REPORT FROM THE U.S.—The crystal ball might be getting clearer, but that does not mean revenue managers should disregard hotel performance that has come and gone.
Despite an emergence in recent years of new ways to collect, track and segment forward-bookings information, the best modeling still begins with a strong foundation of historical data, revenue managers said.
“Historical data, when managed and interpreted correctly, is extremely important,” said Alexander Lee, group director of revenue management and distribution for Jumeirah Group, via email. “We make use of historical data to build up our booking pace reporting, which is a component in developing our unconstrained demand forecast.”
Vantage Hospitality Group
Vantage Hospitality Group takes a similar approach, according to Jesse Ostrum, VP of revenue management.
“Back in the old days, all of 10 years ago, everything was just historically based. You took what happened last year, you adjusted for the holidays, and that’s what you had forecasted for the upcoming year,” he said.
But now Vantage is using information on future reservations, pace and pickup to tweak historical occupancy and average-daily-rate projections.
The availability of forward-looking data is quite new to the discipline, said Brenda Gordon, corporate director of revenue management at Omni Hotels. “It’s something that really wasn’t available to use in the past,” she said.
“We’ve always had our internal demand observation that we would apply … but now this is a new territory where we’re not only able to see what demand looks like at our hotel but also what demand looks like for a specific number of competitors,” Gordon said of comparative analysis data provided by companies such as TravelClick, among others.
Battling booking windows
Omni’s revenue-management team forecasts 365 days into the future, Gordon said.
Lee’s team at Jumeirah does the same for pricing and booking data—especially for resort properties that see more booking activity and customer demand. When it comes to unconstrained demand, the group models out even further, forecasting by market segment on a daily basis for 560 days into the future.
And after some compression during the downturn, both Omni and Jumeirah are seeing elongated lead times.
“It is normal for a number of our hotels to see repeat guests re-booking more than 12 months in advance for our higher demand periods,” Lee said.
However, he admitted booking windows will always be “unique to each property and market.”
Take Daytona Beach, Florida, for example, where Ostrum sees a booking window of three to five days, maximum.
“When you’re looking at your pickup, you’re going to be looking 30 days out … but outside of 14 days, the relative usefulness of any pickup numbers is going to be relatively slim,” he said of the leisure-dominated market.
What was once a trend in Daytona is quickly becoming reality in many markets, Ostrum added.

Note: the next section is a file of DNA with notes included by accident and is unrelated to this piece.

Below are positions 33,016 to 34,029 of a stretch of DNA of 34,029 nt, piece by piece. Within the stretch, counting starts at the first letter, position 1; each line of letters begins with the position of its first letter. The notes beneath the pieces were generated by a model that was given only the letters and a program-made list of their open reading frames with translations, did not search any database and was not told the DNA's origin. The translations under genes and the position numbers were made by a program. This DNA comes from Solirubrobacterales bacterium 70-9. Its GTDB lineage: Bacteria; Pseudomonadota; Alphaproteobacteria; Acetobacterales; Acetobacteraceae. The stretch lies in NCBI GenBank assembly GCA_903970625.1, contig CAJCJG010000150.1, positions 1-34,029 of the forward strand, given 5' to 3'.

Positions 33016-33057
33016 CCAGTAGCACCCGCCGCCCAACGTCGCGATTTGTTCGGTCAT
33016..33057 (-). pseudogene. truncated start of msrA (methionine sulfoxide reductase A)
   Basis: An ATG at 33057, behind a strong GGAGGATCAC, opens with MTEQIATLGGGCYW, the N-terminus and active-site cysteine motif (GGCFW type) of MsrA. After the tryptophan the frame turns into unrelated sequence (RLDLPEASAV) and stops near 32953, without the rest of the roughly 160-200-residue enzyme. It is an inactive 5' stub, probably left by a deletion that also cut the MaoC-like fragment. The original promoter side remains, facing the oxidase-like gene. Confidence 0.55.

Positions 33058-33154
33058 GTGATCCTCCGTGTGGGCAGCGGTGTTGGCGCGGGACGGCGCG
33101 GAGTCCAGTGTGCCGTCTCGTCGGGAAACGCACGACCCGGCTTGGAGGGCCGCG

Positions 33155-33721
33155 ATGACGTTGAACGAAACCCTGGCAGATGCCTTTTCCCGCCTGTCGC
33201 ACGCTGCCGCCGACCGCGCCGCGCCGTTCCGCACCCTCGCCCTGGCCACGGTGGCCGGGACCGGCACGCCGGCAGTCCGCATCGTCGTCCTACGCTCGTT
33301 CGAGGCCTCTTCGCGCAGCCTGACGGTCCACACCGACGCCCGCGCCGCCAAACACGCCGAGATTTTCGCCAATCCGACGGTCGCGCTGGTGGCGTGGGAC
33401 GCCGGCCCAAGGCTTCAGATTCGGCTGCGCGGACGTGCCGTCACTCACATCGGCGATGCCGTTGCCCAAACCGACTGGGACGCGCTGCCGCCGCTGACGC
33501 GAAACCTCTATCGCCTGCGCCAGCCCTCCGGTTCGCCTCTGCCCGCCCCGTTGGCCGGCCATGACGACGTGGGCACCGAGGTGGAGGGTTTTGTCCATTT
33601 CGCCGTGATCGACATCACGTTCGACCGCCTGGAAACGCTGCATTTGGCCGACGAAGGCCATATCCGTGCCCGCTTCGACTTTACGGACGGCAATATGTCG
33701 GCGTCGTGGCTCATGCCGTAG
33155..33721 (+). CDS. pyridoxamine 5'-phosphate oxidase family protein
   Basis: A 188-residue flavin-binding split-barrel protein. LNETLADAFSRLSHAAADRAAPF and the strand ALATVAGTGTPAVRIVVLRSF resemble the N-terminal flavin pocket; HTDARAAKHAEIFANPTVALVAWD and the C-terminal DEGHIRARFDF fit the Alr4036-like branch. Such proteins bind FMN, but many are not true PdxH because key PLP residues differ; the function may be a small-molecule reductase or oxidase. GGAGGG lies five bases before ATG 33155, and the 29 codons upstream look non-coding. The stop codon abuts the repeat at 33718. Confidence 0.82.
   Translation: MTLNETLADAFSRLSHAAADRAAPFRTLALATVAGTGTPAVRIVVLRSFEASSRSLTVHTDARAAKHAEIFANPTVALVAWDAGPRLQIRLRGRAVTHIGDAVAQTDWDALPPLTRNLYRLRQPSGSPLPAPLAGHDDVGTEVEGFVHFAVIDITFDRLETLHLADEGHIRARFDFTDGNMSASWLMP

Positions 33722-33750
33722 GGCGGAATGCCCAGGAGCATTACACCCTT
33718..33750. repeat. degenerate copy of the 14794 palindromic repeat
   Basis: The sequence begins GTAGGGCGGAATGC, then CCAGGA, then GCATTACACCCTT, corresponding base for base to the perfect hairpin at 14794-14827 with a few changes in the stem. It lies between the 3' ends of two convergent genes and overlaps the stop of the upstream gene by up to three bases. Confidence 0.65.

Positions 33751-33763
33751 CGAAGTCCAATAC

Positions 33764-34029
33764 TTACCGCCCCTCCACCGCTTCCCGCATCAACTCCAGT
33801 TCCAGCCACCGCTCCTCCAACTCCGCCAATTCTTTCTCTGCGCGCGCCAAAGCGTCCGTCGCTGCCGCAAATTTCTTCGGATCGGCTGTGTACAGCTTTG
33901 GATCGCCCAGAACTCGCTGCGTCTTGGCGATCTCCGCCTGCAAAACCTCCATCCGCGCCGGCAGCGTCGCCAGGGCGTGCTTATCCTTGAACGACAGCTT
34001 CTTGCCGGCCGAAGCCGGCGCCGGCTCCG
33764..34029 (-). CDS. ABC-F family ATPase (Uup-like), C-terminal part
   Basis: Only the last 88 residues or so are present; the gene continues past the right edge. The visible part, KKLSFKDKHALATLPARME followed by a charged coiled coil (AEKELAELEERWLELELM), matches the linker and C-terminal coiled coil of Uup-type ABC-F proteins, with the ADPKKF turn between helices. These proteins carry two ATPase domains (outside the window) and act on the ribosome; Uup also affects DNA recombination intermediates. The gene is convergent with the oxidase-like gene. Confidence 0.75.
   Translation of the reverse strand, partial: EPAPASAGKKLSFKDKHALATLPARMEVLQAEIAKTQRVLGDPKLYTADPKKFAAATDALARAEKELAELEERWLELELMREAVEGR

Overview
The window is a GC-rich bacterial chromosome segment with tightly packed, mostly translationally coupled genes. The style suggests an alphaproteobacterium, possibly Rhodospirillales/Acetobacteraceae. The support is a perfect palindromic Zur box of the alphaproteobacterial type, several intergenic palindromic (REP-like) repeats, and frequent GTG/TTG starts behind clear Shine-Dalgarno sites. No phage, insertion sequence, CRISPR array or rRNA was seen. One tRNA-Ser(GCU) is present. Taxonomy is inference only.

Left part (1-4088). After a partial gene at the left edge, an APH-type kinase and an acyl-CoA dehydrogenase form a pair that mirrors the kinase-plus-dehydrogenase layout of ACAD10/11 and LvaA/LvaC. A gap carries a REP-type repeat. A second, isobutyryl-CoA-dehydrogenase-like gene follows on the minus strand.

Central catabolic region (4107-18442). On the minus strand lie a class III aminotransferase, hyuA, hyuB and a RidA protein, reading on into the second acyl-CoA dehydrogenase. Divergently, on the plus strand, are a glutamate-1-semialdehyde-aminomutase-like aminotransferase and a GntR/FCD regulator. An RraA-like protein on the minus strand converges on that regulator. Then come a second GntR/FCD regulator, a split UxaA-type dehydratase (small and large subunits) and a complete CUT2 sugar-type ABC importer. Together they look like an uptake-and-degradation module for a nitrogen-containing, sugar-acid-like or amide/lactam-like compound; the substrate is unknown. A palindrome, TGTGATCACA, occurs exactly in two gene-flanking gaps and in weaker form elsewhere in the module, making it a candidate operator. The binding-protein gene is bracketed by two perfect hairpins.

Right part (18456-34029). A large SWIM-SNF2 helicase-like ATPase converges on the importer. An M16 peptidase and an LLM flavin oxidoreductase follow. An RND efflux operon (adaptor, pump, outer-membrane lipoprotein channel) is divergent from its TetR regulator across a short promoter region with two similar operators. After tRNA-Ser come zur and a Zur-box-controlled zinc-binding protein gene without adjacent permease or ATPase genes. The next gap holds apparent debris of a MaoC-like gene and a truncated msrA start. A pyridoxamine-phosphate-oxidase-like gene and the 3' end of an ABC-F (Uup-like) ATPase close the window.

“Unfortunately, I think it’s the new normal. There’s so much (information) out there that folks can make a last-second booking decision without any real effort on their part,” he said.
That’s where historical data becomes so important, Ostrum said.
“But in your more standard marketplaces … you can realistically have your historical base, see what your pickup percentage throughout shoulder or high period is and tweak it based on future reservation pace, and then do final tweaking 30 days out to really see what changes are going on,” he said.
“It’s all patterning. If the patterns are going in the right direction and you’re not seeing anything that’s showing you something dramatically, you can make these adjustments 30 to 40 days out,” he added.
More than just rate
Like historical data, forward-looking data allows for an amazing amount of segmentation by market, group, distribution channel and so on, Omni’s Gordon said.
The availability of such data underscores momentum behind total revenue management, which encompasses more than just rooms revenue.
“With revenue management, we’ve kind of pigeonholed ourselves into rooms revenues, but it’s really looking at total customer spend and total contribution from each segment of business and understanding how those ancillary revenues that are generated either by groups that we host or individual travelers, how that effects our bottom line,” he said.
Vantage, for example, has moved away from forecasting occupancy alone and now forecasts occupancy in addition to ADR, ancillary revenue and even business mix, Ostrum said.
“That really gives us the best budgeting and forecasting detail to make those decisions to get that little bit extra out of each property,” he said.
“Holistic is the key term these days. Everything adds up,” Ostrum added. “It’s not anything new from the old days, but it’s just more in everyone’s forefront to look at the bottom-line revenue from all sources.”
“If we can predict one, why can’t we predict them all?”